I published The Declining Significance of Race: Blacks and Changing American Institutions thirty-two years ago, in 1978.1 Given the furor and controversy over the book immediately following its publication, I did not anticipate that it would go on to become a classic. Indeed, the book’s impact on the field of race and ethnic relations–its arguments have been discussed in nearly eight hundred empirical research articles, not to mention the nonempirical studies–lends credence to the idea of productive controversy and to George Bernard Shaw’s famous dictum: “[I]t is better to be criticized and misunderstood than to be ignored.” My motivation for this essay is to reflect on responses to the book that claim to provide an empirical test of my thesis. In the process, I indicate the extent to which important findings have influenced my thinking since the book’s publication.
The theoretical framework in The Declining Significance of Race relates racial issues to the economic and political arrangements of society. I argued that changes in the system of production and in government policies have affected, over time, black/white access to rewards and privileges as well as racial antagonisms. I advanced this framework to accomplish two major objectives: (1) to explain historical developments in U.S. race relations and (2) to account for paradoxical changes in the black class structure whereby, beginning in the last few decades of the twentieth century, the social and economic . . .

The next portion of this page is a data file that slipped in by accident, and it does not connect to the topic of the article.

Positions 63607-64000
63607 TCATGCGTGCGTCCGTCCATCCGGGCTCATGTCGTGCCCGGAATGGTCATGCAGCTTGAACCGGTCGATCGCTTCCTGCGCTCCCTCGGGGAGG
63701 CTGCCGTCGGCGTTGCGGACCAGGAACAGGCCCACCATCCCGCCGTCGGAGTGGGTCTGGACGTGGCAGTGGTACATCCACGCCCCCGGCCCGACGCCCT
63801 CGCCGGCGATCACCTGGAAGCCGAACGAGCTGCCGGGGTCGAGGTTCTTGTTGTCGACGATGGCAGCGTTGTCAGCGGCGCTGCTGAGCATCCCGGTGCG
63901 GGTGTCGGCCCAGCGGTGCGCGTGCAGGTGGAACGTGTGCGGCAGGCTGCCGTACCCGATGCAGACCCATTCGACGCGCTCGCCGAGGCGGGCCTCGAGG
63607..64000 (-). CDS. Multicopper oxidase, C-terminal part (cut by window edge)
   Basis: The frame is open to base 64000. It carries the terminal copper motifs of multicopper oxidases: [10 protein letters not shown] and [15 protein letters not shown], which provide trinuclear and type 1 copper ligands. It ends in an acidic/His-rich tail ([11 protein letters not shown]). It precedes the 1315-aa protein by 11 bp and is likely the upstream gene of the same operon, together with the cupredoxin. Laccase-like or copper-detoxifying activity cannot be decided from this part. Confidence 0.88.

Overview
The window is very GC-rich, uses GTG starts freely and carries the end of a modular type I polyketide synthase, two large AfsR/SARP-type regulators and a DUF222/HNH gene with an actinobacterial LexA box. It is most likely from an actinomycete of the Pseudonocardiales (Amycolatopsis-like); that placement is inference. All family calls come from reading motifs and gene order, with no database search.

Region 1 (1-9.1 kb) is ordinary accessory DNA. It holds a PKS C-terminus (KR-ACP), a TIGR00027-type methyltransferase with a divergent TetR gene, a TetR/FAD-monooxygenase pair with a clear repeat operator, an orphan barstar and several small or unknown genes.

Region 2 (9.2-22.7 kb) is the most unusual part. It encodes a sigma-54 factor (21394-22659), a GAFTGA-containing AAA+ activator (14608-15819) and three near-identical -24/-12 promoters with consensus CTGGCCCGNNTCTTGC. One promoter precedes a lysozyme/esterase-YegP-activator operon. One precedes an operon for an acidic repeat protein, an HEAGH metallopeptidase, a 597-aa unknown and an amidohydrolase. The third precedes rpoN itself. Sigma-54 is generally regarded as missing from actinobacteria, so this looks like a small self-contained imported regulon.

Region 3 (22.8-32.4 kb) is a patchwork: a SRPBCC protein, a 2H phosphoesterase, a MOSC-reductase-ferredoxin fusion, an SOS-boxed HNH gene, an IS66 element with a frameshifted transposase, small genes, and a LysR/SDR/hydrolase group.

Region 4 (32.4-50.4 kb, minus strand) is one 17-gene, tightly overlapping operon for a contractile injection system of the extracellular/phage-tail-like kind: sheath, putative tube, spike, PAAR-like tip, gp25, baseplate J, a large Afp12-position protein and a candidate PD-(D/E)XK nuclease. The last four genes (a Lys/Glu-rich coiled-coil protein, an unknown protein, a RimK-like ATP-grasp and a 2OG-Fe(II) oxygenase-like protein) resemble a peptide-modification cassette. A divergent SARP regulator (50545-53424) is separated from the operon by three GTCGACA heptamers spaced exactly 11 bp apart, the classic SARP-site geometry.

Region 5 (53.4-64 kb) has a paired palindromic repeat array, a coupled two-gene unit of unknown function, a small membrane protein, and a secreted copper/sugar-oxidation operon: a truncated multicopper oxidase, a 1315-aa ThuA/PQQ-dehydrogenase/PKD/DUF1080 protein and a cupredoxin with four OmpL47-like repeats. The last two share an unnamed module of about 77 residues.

- 1William Julius Wilson, The Declining Significance of Race: Blacks and Changing American Institutions (1978; 2nd ed., Chicago: University of Chicago Press, 1980). I would like to thank Anmol Chaddha for his help in reviewing the literature on The Declining Significance of Race and for his thoughtful comments on a previous draft of this manuscript.